“Of course it is happening inside your head, Harry, but why on earth should that mean that it is not real?”
J.K. Rowling, Harry Potter and the Deathly Hallows
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This week’s question is:
What is the longest book you’ve read? What are your favorite 600+ page reads?
The longest book I’ve ever read has to be the Song Of Ice and Fire series by G.R.R. Martin.
Each book is at least 900 page-long (in paperback) and I’ve made my way through the first three books so far. Although my interest has a bit dwindled while reading book 3, it’s still a series I recommend to any reader interested in fantasy.
My favorite +600 page read is the Harry Potter series by J.K. Rowling. Do I really need to explain why?
What’s the longest book you’ve ever read?
Today I want to mention the books that have made me want to become a writer. They are the books I wish I had written myself, the books I can read over and over again, the books I can’t imagine my bookshelf without.
Because they are all different, I can’t really decide a number one and a number ten, so I will mention them in the order I have read them, from the oldest to the most recently discovered.
I read this book when I was maybe 12 or 13, and I still recommend it to people. Because when it comes to YA novels, it doesn’t really get better than this: a girl who wakes up and realizes she is a ghost. She embarks on a journey to find out who killed her – before he kills again. It’s gripping, Shari is a great character and all the themes that you want to find in a YA book are there.
“Most people would probably call me a ghost. I am, after all, dead. But it wasn’t so long ago I was alive, you see. I was just 18. I had my whole life in front of me.”
I am one of the lucky readers who grew up with Harry: I was thirteen when the first book came out and I eagerly waited for each book to be published so I could read it in the next two days, then re-read it a few time afterwards. As I got older, I came to really appreciate the amazing literary achievement that this series is.
“Mr and Mrs Dursley, of number four, Privet Drive, were proud to say that they were perfectly normal, thank you very much.”
I clearly remember reading this book during my High School Senior Year because it had been recommended by my English teacher. And I can still tell you the story from start to finish. The plot is one of the best written I have read, with every single small part of the book being meaningful and important in the end. When I try to write today, I always ask myself: is this important in the grand scheme of things for my novel? If it’s not, I get rid of it.
“I am doomed to remember a boy with a wrecked voice – not because of his voice, or because he was the smallest person I ever knew, or even because he was the instrument of my mother’s death, but because he is the reason I believe in God; I am a Christian because of Owen Meany.”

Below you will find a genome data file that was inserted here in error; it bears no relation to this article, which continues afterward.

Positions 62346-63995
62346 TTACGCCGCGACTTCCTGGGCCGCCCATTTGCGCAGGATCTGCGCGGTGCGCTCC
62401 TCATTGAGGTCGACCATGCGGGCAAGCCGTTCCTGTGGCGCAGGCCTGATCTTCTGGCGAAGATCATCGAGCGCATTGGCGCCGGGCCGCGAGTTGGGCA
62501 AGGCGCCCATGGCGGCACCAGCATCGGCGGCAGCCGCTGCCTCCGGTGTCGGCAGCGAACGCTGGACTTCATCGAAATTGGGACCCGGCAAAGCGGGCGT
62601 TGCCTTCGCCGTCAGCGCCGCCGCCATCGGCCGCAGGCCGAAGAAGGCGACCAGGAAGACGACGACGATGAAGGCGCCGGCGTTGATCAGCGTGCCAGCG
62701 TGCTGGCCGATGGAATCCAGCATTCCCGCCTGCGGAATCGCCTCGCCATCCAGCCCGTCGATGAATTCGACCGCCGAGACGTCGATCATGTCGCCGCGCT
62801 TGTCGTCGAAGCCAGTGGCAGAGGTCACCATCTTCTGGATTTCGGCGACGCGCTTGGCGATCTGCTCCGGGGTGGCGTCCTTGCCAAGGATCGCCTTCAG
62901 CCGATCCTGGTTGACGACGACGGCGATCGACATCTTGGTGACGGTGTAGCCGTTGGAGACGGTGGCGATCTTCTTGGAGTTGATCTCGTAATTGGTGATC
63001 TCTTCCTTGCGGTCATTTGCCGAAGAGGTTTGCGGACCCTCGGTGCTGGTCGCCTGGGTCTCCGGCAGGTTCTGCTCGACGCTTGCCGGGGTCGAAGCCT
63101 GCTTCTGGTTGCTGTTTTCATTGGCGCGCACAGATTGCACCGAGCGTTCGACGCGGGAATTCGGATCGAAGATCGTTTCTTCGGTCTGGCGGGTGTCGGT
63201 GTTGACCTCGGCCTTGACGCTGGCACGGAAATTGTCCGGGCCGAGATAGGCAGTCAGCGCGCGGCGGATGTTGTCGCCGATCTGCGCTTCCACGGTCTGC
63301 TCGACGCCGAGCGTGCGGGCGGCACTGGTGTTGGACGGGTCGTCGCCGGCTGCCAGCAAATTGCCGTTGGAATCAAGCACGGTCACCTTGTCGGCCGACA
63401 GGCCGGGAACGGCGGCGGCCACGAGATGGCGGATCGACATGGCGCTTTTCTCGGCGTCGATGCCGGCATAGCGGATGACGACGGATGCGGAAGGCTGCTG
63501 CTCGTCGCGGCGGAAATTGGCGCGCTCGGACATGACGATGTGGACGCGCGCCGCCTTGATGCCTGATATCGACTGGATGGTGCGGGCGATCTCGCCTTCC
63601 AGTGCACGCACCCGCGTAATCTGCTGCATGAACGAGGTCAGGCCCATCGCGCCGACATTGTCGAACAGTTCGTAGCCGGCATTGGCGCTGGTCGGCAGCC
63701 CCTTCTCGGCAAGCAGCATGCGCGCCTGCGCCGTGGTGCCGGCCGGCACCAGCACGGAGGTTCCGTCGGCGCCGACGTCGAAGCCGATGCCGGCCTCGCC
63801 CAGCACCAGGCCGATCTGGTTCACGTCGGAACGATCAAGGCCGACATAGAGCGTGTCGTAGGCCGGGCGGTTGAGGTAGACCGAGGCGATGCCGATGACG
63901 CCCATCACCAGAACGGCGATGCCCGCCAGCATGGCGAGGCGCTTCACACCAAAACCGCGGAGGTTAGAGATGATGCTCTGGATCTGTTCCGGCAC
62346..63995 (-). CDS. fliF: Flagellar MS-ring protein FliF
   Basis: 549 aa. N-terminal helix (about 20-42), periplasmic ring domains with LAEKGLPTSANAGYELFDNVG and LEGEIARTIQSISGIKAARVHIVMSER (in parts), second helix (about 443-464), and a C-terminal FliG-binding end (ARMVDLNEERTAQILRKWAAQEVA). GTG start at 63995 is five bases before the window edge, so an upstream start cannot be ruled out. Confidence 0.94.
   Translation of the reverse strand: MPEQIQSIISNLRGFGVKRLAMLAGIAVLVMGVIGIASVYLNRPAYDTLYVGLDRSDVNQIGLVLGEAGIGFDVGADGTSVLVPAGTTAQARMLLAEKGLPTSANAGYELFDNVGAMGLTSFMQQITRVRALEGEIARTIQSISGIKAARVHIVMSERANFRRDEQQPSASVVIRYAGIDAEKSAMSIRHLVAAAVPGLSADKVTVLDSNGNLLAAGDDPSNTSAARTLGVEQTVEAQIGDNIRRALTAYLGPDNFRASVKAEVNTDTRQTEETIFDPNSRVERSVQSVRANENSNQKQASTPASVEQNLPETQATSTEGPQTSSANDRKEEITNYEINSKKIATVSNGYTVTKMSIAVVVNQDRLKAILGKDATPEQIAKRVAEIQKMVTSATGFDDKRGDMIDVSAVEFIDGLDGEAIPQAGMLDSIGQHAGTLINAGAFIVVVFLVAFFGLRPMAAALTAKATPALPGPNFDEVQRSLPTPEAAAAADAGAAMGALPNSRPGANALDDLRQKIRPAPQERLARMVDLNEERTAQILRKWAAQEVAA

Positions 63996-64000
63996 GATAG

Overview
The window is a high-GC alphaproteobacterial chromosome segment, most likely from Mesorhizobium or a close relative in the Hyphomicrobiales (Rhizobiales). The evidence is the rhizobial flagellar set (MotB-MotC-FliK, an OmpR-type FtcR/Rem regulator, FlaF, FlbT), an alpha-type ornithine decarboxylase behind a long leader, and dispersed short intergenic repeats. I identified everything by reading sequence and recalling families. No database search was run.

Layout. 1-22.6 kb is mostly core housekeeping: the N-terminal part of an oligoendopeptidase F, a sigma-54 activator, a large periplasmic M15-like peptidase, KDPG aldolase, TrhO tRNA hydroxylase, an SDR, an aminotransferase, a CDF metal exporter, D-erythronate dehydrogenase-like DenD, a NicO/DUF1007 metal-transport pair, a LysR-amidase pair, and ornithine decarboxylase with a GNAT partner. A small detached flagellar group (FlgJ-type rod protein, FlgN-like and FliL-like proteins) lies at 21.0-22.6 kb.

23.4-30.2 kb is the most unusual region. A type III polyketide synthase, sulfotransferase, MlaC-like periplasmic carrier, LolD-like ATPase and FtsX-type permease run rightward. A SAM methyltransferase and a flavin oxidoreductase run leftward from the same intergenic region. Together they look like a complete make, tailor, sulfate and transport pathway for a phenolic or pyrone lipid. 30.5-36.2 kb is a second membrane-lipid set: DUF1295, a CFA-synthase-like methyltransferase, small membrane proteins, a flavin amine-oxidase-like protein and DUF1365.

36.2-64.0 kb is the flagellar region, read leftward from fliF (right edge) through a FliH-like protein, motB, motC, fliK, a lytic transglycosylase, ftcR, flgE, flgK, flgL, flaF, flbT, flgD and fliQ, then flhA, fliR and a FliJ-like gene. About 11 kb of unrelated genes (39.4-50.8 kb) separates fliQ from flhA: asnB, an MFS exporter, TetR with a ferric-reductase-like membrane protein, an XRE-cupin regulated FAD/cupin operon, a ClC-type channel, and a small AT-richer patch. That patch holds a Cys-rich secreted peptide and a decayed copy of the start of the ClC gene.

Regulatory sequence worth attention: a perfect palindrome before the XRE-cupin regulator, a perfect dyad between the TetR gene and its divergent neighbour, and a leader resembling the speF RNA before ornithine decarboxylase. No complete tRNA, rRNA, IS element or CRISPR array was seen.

Another great plot. It is a 700-page novel about reading, writing and teaching literature, complete with visual aids and a final test. It is incredibly clever, funny and sad. Loving to read can save lives, Marisha Pessl proves it.
“It was as if Hannah had sprung a leak and her character, usually so meticulous and contained, was spilling all over the place.”
Another book I keep recommending to everyone, although I know it’s not the easiest read. It’s just that I LOVE it. It tells the story of the Wicked Witch of the West (yes, the one from The Wizard of Oz). It’s about women empowerment, evil and good, friendship and loss, communication and miscommunication, love and hate, books and magic. It’s a Fantasy novel about us. It’s an amazing book.
“Are people born wicked? Or do they have wickedness thrust upon them?”
I have read every book by Neil Gaiman, but American Gods remains my favorite. It is a classic American novel written by an Englishman. It tackles serious themes like religion, violence, loss, freedom and love and it mixes them with humor, magic and oddities. It is a Fantasy book, so not everything in it is true, or is it?
“Gods die. And when they truly die they are unmourned and unremembered. Ideas are more difficult to kill than people, but they can be killed, in the end.”
I never laughed so hard reading a book. This tale of the apocalypse, by the two literary geniuses that Neil Gaiman and Terry Pratchett are, is impossible to describe. There are a witch, an angel, a demon, the son of Satan who gets unexplainably lost, the Four Horsemen of the Apocalypse, and a nun. All these people work towards/against the coming End Of Days, and it’s hilarious.
“Kids! Bringing about Armageddon can be dangerous. Do not attempt it in your own home.”
Obviously, this Fantasy series is not yet finished, however its first book, entitled A Game of Thrones, made me rethink my way of writing Fantasy novels. As I read the following books, I grew tired of the main characters dying and of the thickening of the plot. But Daenerys Targaryen remains one of those characters I wish I had thought of myself;
“When you play the game of thrones, you win or you die.”
Wither, which came out last year, was, on top of being an amazing read, a real eye-opener for me in terms of Young Adult writing. Yes, you can write for teenagers and still tackle very serious issues, write with a rich vocabulary and describe elaborate settings.
“And here we are: two small dying things, as the world ends around us like falling autumn leaves.”
Another read from last year, I bought Anna Dressed in Blood because I loved the title. And I wasn’t disappointed, as the writing is as good as the title. This Young Adult ghost story narrated by a foul-mouthed teenage boy is a great novel, on top of being remarkable for its non PG-rated writing.
“Anna, she’s like Bruce Lee, the Hulk and Neo from The Matrix all rolled in to one.”
So, what are your favorite books?